About Jupiter's Family Secrets
Secrets of the Solar System Family
Our solar system is a family of planets, dwarf planets, comets, and asteroids orbiting our Sun, each harboring clues of our common origins, with their disparate compositions and characteristics.
How do scientists discover those secrets? Ancient civilizations studied the skies and noted the strange travelings of "wanderers," or "planetes" in Greek, which seemed to move against the background of familiar constellations. Telescopes allowed astronomers to view the surfaces of planets; spacecraft instruments now allow us to infer information about the interiors of planets. Instruments like radar, orbital mapping devices, and others that detect wavelengths of light invisible to the human eye are some of the tools that allow spacecraft to explore other worlds.
NASA's Juno mission to Jupiter launched in 2011 and will not only investigate the deepest mysteries of Jupiter's unique personality, but will also plumb the secrets of our solar system's origins.
Our Solar System Was Born from a Cloud of Gas and Dust
Like all families, the members of our solar system family share a common origins story. Their story started even before our solar system formed 4.6 billion years ago.
The prelude to this first chapter was when our universe (all space and time and matter and energy) was born in the Big Bang about 13.7 billion years ago. The universe began as a single point, rapidly expanding into space and time; as the intense radiation that filled the space began to cool, elementary particles began to fill it. Eventually, particles combined and formed clouds of gas and eventually stars and galaxies. More information about the Big Bang is at http://www.cfa.harvard.edu/seuforum/bigbanglanding.htm
The first stars lived out their lives and eventually exploded, sending "star stuff" out into the cosmos. That original stellar material was recycled as another generation of stars, and many of these, too, exploded at the end of their lives. Our Sun is thought to be a third–generation star and our entire solar system is made of the recycled star stuff of previous star generations. Our Sun is a granddaughter of the very first stars!
Our solar system began forming within a concentration of interstellar dust and hydrogen gas which contracted into a solar nebula, forming the proto-Sun and planetesimals that eventually joined into planets. Check out how the planets formed and changed through a series of images at the "Evolution of our Solar System" timeline.
Scientists still have many questions about our solar system's story, and Juno will help scientists begin to piece together the missing clues: How did the planets form so quickly (at least in cosmic terms)? Did the planets form in their present locations, or did the giant planets form closer to the Sun and, through complex gravitational interactions, migrate to their orbits of today?
The Juno Mission Will Unlock Jupiter's Family Secrets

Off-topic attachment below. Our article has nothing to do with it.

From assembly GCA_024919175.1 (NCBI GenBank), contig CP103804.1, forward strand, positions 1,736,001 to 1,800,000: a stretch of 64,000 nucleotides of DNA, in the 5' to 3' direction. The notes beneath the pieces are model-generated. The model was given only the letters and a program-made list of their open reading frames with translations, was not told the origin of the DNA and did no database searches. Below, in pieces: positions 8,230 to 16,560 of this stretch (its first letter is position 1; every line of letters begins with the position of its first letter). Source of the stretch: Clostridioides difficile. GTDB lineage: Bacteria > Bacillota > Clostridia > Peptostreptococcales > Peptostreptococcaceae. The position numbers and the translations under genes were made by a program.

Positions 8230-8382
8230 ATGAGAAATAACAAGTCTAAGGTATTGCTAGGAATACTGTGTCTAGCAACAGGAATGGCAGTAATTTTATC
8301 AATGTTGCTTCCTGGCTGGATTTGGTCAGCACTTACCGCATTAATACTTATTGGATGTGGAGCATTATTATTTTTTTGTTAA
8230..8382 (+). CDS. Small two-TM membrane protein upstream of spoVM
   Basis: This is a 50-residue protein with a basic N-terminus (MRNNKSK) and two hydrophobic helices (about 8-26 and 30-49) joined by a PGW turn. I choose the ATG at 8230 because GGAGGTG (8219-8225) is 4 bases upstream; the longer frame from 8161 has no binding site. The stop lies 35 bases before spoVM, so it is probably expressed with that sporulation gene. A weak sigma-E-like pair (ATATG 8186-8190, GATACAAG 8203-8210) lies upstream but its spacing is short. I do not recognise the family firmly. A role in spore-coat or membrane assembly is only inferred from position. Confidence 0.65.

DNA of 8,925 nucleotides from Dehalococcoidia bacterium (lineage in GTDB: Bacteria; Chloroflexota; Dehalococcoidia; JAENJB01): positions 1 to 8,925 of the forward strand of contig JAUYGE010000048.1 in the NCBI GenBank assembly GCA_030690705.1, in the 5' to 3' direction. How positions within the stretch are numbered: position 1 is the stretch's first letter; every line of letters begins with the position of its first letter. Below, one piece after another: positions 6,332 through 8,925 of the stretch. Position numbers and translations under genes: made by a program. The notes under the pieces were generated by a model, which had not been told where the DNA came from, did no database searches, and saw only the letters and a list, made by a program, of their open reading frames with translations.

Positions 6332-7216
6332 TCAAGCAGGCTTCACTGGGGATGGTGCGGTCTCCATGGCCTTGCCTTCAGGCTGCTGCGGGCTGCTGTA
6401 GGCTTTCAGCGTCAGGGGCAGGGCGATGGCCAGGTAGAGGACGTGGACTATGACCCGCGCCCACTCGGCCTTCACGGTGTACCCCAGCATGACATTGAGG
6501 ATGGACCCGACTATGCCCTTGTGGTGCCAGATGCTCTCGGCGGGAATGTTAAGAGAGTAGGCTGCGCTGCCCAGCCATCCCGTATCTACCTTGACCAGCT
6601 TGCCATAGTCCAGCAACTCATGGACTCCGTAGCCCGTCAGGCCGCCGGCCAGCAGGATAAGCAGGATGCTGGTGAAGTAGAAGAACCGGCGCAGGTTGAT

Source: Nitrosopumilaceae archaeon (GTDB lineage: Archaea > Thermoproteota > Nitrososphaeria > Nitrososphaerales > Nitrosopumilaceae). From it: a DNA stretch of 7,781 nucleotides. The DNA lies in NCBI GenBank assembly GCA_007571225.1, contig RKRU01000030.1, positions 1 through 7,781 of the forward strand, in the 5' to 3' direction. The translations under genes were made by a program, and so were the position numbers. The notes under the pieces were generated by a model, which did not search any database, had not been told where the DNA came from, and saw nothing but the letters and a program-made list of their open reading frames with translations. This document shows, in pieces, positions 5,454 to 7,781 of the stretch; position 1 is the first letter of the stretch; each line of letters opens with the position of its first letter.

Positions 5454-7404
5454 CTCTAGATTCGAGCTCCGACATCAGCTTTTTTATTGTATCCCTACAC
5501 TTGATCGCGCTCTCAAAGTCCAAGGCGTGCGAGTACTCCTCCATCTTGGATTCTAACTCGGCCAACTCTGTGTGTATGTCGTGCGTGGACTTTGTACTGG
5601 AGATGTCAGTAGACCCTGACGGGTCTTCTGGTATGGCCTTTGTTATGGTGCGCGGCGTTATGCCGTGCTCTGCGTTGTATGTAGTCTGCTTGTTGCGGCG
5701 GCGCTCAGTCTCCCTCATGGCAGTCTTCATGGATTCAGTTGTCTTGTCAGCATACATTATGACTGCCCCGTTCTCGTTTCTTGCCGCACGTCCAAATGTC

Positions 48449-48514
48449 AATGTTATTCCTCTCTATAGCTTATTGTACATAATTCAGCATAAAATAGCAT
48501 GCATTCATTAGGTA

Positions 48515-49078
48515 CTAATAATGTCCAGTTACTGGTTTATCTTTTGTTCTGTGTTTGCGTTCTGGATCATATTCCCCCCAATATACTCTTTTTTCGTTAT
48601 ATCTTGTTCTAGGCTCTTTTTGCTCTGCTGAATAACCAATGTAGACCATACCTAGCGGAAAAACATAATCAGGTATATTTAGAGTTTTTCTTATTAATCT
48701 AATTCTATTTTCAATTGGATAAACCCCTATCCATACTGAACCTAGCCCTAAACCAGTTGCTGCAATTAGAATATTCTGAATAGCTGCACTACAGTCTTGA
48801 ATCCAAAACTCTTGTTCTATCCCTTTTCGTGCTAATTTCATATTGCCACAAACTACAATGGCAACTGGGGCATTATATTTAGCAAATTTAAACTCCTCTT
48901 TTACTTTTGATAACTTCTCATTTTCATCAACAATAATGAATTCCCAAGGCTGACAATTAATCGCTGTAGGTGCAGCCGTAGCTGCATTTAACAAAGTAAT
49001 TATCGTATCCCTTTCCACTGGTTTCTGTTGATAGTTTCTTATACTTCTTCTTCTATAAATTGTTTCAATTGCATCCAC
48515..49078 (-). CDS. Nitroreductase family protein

At more than twice the mass of all the other planets combined, Jupiter is the patriarch of our planet family. It grew large enough to capture and hold onto the materials of the solar nebula, so its mixture of about 90% hydrogen and 10% helium by percent volume (with some methane, water, and ammonia mixed in) reflects the composition of the primordial mixture that produced all the planets. Yet, its composition is not exactly like the primordial mixture, leaving scientists uncertain about how exactly Jupiter, and by extension, the solar system, formed. Better understanding Jupiter's traces of methane, water, and ammonia will help scientists piece together exactly how a collection of gas and dust came to form the planets we see today.
Juno will use sophisticated instruments to spy deep into Jupiter's atmosphere in wavelengths of light invisible to the human eye, and it will gather information about the trace components water and ammonia. By measuring how its orbit is very slightly altered by the gravity of the planet, Juno will infer just how massive Jupiter's core is, which will provide additional clues about how Jupiter captured heavy enough materials in its infancy to grow so large. The very stuff of Jupiter holds clues to understanding the story of our solar system's birth!
Jupiter's Atmosphere –Jupiter's clouds shroud a very turbulent place. The immense pressure of the planet's bulk crushed the interior as it formed (and possibly still does as Jupiter continues to contract) and the resulting heat is still leaking from the planet. Jupiter is far from the Sun, but this internal heat warms the planet and plays a major role in its weather. Jupiter radiates twice as much infrared energy as it receives from the Sun! Its core temperature may be about 43,000ºF (24,000°C) — hotter than the surface of the Sun. This heat leaks up through the liquid metallic hydrogen and liquid hydrogen layers to supply energy to the atmosphere. Like a pot of soup on a hot stove, atmospheric gases boil up from the warm bottom layers to the cooler upper layers; temperatures are–261°F(–163°C) at the top of the atmosphere. Juno will map the atmosphere's temperature at different depths.
While it orbits the Sun only once every 12 years, Jupiter spins on its axis once every 10 hours. The rapidly spinning planet generates five jet streams in each hemisphere that produce Jupiter's unique banded appearance. Earth has only about four dynamic jet streams, two — sometimes three — in each hemisphere, which all travel from west to east. Wind speeds are high, up to 330 miles (530 kilometers) per hour, and alternate direction from eastward to westward with latitude. Lightning, produced as ice particles within storms rub past each other, is frequent. The Great Red Spot is a massive storm system larger than the diameter of Earth that has been raging for at least several hundred years.